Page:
The race would comprise 100 laps of a 3km city centre circuit offering a prize of FF100,000 and a Prince de Monaco gold trophy for the winner. 2nd place garnered FF30,000, 3rd won 20,00, 4th FF15,000 and 5th got FF10,000. As well as these very generous prizes the driver who set the fastest lap would receive FF3,000 and there was a bonus of FF1,000 for the driver leading the race at the end of each ten-lap period. 

   The course was designed around the existing city roads running from the start at the Principality's harbour in full view of the grandstands on Boulevard Albert Premier, turned right at the church of St. Dévote and on up the hill to the Casino square with its flower beds in full bloom. From this highest point of the circuit the track weaved its way down around the narrow hairpin at the train station and continuing with a tight series of corners down to within sight of the sea before plunging right into the darkness of the tunnel. This provided the longest run of almost straight running down through a small chicane and along the harbour side where the left-hand turns took the track around the waters edge of the harbourside to the right-hand turns at the gasworks which brought the track back onto the starting straight. 

   The course provided a serious test for cars as ten tight corners need strong brakes, strong gearboxes and strong responsive engines to accelerate away again. The test for drivers was not just the endurance of 100 tortuous laps but the fact that danger was constantly present everywhere around the circuit. Despite the organisers having the roads repaired and resurfaced at great cost they could not have the Tram lines and curb stones removed. Terracing walls, stone steps and corners, lamp posts and electricity poles all waited for any driver that did mount the curbs. The dangers of driving fast beside any harbour are clear and although the darkness of the tunnel was lit by bright electrical arc lamps the momentary dazzle of light on exiting is a problem no one can fix. To be fair to the organisers they did have as many of the hazards lined with sand bags and/or wood panelling as possible in precaution, though one might wonder if something as unforgiving as bags of sand were really there to protect the property rather than cars and drivers! All side roads were barricaded during the race by hoardings and sandbags and these were strictly attended by officials during the race, so it appears that by the standards of the time the circuit was actually quite safe; which is to say not safe at all. Today it takes hundreds of people six weeks to get the modern circuit ready for motor racing, be it F1 or the historic GP events. 

   As the word spread about the new event some people thought it would be another enthusiast’s car rally as the original ‘Monte’ rally had been, with little actual racing involved. One of Britain’s weekly motoring magazines went as far as to say:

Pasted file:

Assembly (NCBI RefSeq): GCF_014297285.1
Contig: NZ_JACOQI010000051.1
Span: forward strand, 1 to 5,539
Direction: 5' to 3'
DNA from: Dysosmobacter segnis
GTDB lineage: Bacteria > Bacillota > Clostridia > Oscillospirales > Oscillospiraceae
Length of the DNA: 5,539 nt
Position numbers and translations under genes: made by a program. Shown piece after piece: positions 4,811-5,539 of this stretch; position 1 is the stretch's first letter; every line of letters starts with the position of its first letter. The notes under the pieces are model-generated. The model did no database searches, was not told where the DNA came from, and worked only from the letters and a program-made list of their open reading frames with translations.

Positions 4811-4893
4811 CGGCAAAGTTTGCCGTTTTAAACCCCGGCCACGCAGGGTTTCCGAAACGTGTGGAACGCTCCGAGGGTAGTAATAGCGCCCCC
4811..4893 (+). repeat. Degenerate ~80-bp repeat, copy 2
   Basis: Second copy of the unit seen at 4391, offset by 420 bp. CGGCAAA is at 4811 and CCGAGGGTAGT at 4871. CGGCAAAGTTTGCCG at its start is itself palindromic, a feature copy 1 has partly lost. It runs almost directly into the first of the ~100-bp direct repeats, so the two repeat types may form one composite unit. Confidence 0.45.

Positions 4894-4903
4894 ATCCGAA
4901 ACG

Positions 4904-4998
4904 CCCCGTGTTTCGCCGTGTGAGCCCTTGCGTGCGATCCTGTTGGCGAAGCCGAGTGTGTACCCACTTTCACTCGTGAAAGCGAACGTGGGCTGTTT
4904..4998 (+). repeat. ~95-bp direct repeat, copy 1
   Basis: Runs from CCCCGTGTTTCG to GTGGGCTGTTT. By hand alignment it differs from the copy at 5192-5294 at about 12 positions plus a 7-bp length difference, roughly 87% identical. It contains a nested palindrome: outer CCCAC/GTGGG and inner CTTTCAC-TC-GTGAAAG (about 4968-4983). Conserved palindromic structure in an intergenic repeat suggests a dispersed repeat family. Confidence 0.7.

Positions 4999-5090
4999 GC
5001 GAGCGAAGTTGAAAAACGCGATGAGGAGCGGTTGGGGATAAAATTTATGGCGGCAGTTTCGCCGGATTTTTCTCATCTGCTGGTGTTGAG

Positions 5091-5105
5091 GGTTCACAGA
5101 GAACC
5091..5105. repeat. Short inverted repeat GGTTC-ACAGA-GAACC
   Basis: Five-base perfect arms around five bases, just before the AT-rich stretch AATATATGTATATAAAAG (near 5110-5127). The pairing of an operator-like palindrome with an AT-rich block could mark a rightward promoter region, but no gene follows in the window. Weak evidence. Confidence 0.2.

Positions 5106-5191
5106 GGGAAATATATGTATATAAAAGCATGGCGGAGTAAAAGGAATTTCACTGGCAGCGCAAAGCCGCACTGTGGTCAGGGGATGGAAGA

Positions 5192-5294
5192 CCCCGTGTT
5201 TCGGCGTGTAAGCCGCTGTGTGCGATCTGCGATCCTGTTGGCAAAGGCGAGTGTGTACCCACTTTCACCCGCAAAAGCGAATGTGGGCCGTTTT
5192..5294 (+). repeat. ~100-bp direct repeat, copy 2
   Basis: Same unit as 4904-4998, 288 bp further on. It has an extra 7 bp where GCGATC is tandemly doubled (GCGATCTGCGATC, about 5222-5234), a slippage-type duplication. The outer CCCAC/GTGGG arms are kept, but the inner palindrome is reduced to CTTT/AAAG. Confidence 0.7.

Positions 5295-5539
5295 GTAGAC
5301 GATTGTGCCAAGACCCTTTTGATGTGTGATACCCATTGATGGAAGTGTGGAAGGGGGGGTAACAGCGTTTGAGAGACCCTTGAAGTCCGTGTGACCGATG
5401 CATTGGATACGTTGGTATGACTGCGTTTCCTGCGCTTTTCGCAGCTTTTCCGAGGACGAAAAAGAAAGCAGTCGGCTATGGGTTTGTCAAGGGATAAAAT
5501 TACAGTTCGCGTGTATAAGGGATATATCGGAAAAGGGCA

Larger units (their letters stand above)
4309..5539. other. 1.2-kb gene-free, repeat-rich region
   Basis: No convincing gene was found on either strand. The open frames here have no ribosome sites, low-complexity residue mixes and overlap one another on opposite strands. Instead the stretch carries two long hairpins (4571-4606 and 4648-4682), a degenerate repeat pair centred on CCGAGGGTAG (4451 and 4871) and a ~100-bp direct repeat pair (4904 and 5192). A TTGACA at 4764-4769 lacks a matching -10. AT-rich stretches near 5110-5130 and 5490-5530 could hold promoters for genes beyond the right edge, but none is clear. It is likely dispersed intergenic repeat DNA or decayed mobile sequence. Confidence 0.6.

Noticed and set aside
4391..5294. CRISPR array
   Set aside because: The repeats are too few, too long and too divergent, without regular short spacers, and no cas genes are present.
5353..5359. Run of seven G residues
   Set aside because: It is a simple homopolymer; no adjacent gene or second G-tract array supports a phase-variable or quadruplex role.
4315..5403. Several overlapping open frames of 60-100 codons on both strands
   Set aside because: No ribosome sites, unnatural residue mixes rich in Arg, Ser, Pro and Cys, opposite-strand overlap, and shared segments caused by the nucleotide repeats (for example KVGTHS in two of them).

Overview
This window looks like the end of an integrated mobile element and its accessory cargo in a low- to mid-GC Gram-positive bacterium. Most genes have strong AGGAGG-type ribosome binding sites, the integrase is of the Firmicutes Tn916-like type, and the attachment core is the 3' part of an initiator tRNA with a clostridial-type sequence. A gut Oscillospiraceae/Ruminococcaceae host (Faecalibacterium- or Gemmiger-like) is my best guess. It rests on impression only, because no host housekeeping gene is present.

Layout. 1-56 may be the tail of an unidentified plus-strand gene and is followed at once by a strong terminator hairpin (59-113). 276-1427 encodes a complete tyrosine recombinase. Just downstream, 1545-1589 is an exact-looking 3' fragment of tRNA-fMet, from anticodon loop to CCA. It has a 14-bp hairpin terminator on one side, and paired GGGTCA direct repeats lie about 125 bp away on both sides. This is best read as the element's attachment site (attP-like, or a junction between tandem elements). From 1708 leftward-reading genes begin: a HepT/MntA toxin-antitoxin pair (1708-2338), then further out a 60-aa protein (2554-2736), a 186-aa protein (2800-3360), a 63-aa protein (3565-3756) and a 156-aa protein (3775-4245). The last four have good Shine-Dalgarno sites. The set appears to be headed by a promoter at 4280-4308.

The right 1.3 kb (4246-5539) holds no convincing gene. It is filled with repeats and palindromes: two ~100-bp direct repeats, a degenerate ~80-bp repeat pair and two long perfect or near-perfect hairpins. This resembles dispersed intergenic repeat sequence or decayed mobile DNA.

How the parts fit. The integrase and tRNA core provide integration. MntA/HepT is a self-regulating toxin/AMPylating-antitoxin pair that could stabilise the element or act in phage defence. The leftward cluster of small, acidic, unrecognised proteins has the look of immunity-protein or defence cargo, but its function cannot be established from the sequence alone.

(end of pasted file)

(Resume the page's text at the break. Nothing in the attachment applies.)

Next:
“That capital little affair the Monte Carlo Grand Prix, which is to run wild through the streets of the Principality, has received twenty-three entries, all of which the promoters appear anxious to start. This affair should be the nearest approach to a Roman chariot race that has been seen of recent years. Presumably the officials consider that the number of runners will be substantially reduced at the end of the first round…”.

   As it happens, they were wrong. Not least as the organisers only invited 20 drivers. Twenty invitations seems most reasonable as todays F1 grid for all races is limited to twenty on safety grounds, regardless of location. 

   The list of participating drivers was closed on the 5th of April and included top drivers and cars from eight European countries (9 if you consider the Belgian Georges Bouriano was an immigrant to Belgium from his native Romania or 10 if you know Jan Bychawski was actually born in Holland to Polish parents, although he himself never thought of himself as anything other than French, having served in the French army during WWI) including the major racing nations of France, Germany and Italy. France had 10 Bugattis, a Delage and a La Licorne to cheer for, Germany a sole Mercedes while Italian honour was in the hands of Alfa Romeos and Maseratis. The drivers’ nationalities widened the mix much further, mostly through the Bugatti mark which featured French, Belgian/Romanian, British and Dutch/Polish drivers in the race. Interestingly, despite there being ten Bugatti cars in the event only one was actually entered by the Bugatti works team and that particular car was driven by an Englishman not a Frenchman. The driver who was expected to be on the list but wasn’t, was Louis Chiron, the Monegasque driver who having support the application to hold a GP in Monaco then chose to race a Delage at Indianapolis instead. Clearly a disappointment for local spectators one of whom, being Prince Louis II, could have taken it quite personally. 

   The debut race meeting around this glamorous street circuit on the Riviera was not actually run to the proper regulations of 1929 and while today grid positions are determined but qualifying times the custom back in 1929 was for the drivers to draw lots, or for the organisers to line the cars up in order of their race numbers. The use of qualifying times didn’t become recognised until 1933 when the first race to use the system was? The Monaco GP.